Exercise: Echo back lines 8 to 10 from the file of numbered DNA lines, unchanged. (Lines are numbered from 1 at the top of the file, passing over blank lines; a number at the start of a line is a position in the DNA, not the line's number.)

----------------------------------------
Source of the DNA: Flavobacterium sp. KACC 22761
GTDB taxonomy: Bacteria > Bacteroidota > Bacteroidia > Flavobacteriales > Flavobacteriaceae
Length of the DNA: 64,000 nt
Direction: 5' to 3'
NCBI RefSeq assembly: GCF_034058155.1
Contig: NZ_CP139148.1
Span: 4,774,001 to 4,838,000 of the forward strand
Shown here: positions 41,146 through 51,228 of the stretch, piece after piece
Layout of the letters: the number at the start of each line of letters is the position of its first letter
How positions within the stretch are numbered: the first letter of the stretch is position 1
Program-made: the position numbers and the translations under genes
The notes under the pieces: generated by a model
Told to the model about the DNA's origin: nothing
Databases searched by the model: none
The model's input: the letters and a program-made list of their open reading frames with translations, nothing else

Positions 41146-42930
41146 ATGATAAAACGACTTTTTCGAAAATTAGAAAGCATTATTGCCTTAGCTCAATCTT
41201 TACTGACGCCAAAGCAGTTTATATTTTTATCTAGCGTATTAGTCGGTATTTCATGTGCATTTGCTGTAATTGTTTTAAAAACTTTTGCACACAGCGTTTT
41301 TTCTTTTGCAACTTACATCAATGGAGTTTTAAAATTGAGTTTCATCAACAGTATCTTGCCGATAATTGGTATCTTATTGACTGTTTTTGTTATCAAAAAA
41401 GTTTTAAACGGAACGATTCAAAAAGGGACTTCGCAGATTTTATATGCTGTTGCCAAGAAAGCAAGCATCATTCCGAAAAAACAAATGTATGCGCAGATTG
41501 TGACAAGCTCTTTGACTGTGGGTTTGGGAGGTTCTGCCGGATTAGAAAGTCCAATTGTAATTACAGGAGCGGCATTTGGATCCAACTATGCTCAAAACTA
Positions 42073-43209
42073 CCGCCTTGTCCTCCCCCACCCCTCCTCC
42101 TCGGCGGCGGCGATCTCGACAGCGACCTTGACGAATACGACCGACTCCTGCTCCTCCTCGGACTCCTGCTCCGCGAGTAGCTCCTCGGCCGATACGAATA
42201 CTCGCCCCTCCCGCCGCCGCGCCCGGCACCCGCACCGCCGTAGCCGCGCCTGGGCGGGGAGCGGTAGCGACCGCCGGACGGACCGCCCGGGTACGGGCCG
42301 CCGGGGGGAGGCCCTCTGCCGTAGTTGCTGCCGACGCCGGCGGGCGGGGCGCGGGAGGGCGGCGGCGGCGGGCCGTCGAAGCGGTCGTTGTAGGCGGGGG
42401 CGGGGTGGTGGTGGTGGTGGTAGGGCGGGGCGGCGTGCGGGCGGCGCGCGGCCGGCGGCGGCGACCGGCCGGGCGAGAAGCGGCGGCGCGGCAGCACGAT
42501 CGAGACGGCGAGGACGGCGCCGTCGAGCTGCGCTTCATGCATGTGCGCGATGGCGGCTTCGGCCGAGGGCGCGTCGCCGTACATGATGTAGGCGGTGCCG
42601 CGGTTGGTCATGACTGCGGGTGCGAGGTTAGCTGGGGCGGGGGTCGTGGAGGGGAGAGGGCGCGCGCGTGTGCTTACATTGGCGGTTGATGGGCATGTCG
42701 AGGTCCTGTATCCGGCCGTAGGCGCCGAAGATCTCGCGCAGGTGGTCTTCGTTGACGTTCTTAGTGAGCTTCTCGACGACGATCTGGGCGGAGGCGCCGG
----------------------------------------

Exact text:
Shown here: positions 41,146 through 51,228 of the stretch, piece after piece
Layout of the letters: the number at the start of each line of letters is the position of its first letter
How positions within the stretch are numbered: the first letter of the stretch is position 1